Glastonbury – Great Britain And Ireland

Tho once surrounded by fenland, the Abbey of Glastonbury—a veritable treasure-house of legendary lore stands now amid orchards and level pasture lands engirt by the river Bure. The majestic Tor overshadows this spot, where, undoubtedly, the first British Christian settlement was established. The name of the new builder of the first early church can never be ascertained, so that in want of more substantial evidence the old legend of St. Joseph of Arimathaea must be accepted, however slight its claims to historical authority. Certain it is that Christianity was introduced into this land on the island of Yniswytryn, or “Isle of Glass” (so called on account of its crystal streams), in the very early centuries.

According to the Arthurian legends, St. Philip, Lazarus, Martha, Mary and Joseph of Arimathtea, having been banished by their countrymen, journeyed to Marseilles, from whence Joseph, with twelve companions and holy women, was sent by St. Philip to Britain. They landed on the south-west coast and made their way to Glastonbury, then Avalon (and so named in allusion to its apple orchards), and by means of preaching and many miraculous deeds persuaded the people to adopt Christianity. Gaining the good will of King Arviragus, they built a church of wattle and twigs on the ground given to them by their royal patron. The Benedictine, with its later developments in Norman times of Augustine and Cluniac orders, was the first religious order introduced into this country. It was instituted in Italy early in the sixth century by St. Benedict of Nursia. Many monasteries established before the Conquest came under its sway, and were, centuries later, after the Dissolution, converted into cathedral churches.

A sharp distinction should be drawn between the monasteries established previous to the Con-quest and those subsequently founded by the Cistercian and other orders. The former were national houses—in every way belonging to the English people and untouched by Papal influence; while the latter, which were under the immediate control of the Bishop of Rome, were essentially of foreign foundation.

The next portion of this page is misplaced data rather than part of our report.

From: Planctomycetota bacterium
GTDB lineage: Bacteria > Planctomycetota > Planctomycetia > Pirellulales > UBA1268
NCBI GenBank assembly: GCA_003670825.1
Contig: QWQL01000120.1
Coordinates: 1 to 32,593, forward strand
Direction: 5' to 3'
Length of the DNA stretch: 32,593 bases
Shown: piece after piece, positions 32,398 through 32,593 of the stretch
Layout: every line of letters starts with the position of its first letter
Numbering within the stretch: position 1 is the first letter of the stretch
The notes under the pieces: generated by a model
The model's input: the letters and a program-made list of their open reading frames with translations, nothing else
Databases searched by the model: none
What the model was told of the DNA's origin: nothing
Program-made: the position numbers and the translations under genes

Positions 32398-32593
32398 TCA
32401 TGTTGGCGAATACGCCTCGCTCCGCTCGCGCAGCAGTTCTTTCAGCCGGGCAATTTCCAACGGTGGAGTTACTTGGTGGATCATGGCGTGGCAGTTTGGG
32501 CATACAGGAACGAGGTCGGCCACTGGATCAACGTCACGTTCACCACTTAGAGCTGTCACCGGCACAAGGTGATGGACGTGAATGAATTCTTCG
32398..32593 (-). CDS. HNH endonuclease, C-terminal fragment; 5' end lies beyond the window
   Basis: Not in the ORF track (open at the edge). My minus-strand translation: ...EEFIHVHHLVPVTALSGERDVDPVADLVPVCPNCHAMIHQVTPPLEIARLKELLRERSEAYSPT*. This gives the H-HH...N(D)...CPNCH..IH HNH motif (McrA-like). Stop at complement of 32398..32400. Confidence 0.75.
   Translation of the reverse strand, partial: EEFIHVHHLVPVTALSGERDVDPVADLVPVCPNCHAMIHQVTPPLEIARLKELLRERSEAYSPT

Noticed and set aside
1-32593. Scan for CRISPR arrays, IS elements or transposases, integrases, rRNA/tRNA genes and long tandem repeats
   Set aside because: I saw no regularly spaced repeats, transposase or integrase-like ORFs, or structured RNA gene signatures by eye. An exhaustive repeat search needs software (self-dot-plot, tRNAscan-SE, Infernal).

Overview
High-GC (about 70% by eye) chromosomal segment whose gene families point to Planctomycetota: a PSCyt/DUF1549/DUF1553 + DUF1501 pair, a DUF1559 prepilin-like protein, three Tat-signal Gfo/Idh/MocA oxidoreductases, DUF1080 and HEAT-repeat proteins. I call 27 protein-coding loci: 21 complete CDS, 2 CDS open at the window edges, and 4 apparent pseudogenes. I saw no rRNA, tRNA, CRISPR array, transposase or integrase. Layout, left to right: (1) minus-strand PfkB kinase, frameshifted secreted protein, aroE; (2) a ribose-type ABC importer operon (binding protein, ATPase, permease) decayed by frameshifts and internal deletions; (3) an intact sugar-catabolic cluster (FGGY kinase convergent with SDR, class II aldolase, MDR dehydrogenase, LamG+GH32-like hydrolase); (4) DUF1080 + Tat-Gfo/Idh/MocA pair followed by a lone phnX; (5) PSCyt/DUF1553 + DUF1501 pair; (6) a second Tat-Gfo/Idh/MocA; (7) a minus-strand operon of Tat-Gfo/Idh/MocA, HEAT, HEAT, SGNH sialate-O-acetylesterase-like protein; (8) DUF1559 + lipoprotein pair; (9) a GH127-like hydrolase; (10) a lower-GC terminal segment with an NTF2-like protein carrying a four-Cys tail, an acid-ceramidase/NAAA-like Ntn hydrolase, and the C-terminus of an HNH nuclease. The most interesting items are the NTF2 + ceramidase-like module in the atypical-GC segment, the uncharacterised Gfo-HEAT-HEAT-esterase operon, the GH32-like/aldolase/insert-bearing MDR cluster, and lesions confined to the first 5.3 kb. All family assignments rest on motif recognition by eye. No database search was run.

Bing Ina, persuaded by St. Aldhelm, rebuilt and reendowed the abbey in the eighth century, renounced his royal state, and lived as an ordinary civilian, being induced to do so by extraordinary devices on the part of his wife Ethelburgh. On one occasion, after King Ina had given a great feast to his barons, he and his queen left the castle and proceeded to another of the royal residences. Be-fore leaving, Ethelburgh had commanded the servants to strip the castle of all its valuables, furniture, etc., and to fill it with rubbish, and to put a litter of pigs in the king’s bed. A short distance on their journey, Ethelburgh persuaded the king to return, and, showing him over the desecrated palace, exhorted him to consider the utter worthlessness of all earthly splendor and the advisability of joining her on a pilgrimage to Rome. Imprest by her words, Ina acted as she advised, and later endowed a school in Rome in which Anglo-Saxon children might become acquainted with the customs of foreign countries. Ina and Ethelburgh spent the remainder of their days in privacy in the Holy City.